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Prince James Francis Edward Stuart, 1688 - 1766. Son of James VII and II

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Prince James Francis Edward Stuart, 1688 - 1766. Son of James VII and II 1688


  • Scottish Art
Based on Kneller’s 1688 painting, this image presents the infant James swathed in regal ermine with the closed crown of a royal prince above his head. Mezzotint (then a relatively new printmaking technique) produces deep, velvety black tones, and is used here to create a sense of richly textured opulence. The print is not dated, but it was made before the Stuarts went into exile and remained widely available in Britain in the following years. Although Kneller was not a Jacobite, we cannot make assumptions about the loyalties of the printmaker. One of the most highly-regarded and successful of English engravers, Smith later travelled to France to copy Largillière’s double portrait of the prince and his sister, but he also produced portraits of the rival dynasty back in England.

Glossary Open


The printmaking technique in which an image is inscribed on a copper plate with a tool that cuts a groove in the surface. This groove holds the ink that creates the print when it is applied to paper. Also refers to the method of making an incision on a material such as glass.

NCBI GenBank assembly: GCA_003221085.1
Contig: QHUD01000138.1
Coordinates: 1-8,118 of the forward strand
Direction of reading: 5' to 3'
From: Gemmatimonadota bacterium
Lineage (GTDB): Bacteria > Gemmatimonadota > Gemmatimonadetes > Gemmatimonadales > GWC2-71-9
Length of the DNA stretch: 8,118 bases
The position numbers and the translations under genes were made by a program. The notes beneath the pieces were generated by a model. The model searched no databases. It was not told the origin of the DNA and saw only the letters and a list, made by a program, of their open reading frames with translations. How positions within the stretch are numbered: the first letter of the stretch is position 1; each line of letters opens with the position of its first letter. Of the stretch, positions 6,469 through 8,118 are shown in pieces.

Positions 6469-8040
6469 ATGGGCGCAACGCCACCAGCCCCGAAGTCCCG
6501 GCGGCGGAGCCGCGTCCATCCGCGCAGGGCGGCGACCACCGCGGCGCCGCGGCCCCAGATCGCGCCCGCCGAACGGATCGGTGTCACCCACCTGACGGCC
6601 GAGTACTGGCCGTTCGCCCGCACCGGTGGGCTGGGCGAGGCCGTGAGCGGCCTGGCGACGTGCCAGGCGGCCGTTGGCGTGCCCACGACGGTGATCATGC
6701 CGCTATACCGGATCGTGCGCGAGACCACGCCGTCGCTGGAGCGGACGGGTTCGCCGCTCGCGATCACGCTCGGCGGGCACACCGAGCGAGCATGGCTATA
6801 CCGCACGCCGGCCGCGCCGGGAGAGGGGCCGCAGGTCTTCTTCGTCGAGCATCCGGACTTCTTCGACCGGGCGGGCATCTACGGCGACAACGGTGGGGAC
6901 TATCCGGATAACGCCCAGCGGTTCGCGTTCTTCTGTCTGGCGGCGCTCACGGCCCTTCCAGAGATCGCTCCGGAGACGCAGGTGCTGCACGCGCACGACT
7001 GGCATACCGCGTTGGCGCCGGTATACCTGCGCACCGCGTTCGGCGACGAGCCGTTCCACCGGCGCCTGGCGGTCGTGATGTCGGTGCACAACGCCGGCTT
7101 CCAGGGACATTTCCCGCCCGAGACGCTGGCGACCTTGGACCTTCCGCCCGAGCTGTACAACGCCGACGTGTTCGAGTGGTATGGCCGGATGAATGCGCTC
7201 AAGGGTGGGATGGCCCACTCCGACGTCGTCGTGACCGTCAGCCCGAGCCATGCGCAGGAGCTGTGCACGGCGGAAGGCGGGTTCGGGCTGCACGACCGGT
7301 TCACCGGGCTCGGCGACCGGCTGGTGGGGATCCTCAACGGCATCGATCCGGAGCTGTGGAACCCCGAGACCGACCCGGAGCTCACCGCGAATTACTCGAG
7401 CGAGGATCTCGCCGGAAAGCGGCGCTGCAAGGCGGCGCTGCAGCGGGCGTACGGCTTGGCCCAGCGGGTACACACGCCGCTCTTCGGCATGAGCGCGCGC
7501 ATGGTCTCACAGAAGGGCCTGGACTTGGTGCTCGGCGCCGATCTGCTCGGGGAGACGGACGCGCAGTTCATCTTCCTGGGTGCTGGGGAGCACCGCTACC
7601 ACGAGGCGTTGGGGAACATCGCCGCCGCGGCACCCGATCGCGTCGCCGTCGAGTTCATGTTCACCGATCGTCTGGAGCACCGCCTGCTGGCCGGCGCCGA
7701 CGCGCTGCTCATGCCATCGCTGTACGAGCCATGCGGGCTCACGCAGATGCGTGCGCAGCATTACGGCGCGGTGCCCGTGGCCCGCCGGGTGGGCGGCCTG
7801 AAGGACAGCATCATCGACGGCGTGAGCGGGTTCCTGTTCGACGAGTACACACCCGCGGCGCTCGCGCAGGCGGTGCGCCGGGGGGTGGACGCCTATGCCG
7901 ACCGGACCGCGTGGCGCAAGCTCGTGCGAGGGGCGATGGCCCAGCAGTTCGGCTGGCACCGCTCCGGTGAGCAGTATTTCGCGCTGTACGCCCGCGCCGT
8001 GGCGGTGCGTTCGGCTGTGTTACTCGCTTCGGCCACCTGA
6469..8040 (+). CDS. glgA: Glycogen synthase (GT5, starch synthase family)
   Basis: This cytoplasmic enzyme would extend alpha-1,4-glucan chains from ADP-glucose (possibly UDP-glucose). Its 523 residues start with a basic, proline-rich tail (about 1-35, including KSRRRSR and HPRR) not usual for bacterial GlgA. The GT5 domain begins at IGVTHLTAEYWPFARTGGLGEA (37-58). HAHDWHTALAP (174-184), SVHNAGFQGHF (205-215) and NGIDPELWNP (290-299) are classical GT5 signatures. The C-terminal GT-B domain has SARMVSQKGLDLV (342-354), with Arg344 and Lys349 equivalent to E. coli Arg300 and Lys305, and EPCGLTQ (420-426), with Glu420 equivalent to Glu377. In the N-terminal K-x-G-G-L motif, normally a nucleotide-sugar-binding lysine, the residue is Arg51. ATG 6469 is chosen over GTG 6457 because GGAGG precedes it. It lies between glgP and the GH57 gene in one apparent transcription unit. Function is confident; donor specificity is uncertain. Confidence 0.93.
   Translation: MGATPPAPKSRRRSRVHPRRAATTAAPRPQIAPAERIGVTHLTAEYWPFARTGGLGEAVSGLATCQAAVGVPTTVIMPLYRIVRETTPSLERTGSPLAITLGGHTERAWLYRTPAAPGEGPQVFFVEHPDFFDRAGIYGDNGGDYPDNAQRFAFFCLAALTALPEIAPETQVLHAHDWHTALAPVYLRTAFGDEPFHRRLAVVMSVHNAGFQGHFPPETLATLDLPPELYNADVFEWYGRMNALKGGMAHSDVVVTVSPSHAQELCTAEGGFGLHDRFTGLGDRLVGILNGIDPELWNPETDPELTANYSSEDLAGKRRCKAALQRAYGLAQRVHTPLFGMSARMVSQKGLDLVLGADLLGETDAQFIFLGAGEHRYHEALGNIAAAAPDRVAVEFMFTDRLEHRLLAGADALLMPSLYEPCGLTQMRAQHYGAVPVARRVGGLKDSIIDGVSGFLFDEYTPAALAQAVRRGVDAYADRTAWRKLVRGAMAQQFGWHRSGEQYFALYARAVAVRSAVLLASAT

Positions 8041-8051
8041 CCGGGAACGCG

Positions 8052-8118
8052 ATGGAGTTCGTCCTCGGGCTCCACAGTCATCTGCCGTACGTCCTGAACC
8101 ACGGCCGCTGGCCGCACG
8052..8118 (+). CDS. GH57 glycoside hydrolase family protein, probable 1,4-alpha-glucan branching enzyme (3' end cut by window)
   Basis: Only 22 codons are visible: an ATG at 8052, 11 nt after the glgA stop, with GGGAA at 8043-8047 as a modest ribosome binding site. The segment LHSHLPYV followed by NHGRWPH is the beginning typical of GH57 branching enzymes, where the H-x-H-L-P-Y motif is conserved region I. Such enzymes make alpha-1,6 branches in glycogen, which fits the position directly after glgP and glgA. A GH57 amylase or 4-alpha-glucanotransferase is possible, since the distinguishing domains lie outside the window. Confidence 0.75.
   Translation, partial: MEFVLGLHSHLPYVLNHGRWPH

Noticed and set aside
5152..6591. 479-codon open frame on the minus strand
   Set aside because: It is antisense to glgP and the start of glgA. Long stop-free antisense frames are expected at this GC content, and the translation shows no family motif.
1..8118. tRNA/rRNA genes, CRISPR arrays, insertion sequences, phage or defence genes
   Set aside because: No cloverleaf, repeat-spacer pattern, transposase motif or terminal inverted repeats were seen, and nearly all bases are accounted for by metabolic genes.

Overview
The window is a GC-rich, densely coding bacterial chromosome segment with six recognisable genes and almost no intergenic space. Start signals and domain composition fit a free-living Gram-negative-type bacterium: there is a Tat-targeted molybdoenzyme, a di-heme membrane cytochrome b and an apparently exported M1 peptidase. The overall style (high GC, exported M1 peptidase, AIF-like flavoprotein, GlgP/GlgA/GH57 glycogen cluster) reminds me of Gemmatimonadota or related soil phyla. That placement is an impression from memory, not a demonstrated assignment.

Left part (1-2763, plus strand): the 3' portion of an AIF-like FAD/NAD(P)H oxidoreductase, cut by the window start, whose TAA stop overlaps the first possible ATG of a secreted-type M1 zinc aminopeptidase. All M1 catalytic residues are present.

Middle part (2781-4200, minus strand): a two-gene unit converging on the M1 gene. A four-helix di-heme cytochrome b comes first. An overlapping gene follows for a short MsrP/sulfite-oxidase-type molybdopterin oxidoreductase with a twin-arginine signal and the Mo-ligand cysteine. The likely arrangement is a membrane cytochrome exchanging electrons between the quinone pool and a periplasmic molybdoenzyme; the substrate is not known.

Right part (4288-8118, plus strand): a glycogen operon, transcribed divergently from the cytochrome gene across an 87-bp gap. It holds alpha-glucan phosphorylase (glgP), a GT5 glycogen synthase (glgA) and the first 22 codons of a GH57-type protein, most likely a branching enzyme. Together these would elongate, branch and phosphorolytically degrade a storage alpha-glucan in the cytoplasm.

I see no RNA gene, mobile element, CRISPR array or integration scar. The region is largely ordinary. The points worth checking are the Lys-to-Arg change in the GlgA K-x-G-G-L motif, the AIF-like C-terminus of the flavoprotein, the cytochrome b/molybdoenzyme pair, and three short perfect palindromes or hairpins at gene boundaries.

Jacobitism was a movement to restore the descendants of the Stuart King James VII and II to the British throne. The first claimant, Prince James Francis Edward (known as 'the Old Pretender') was exiled first in France, then Italy, from where he planned unsuccessful attempts to claim the throne. His son Prince Charles Edward (known as 'Bonnie Prince Charlie' or 'the Young Pretender') famously invaded Britain in 1745, but after some military successes was finally defeated at Culloden in 1746.


Mezzotint is a method of producing prints that was developed in the seventeenth century. A metal printing plate is roughened by scratching a tool across the surface to leave an even burr. When ink is applied to the plate, the burr holds it, and if a sheet in this state is printed at this stage, the resulting impression is entirely black. An image is created by smoothing parts of the abraded surface so that when ink is applied, the smoother areas do not have such a strong ink-holding capacity, and therefore do no leave such a dark impression. A mezzotint printmaker, therefore, works from dark to create light. Mezzotint produces high quality prints, as it allows for fine and subtle tones to be developed.

Engraving, Jacobite, Mezzotint


  • Acc. No. SP IV 126.21
  • Medium Mezzotint on paper
  • Size 33.70 x 25.70 cm
  • Credit Given by Sir William Fettes Douglas 1888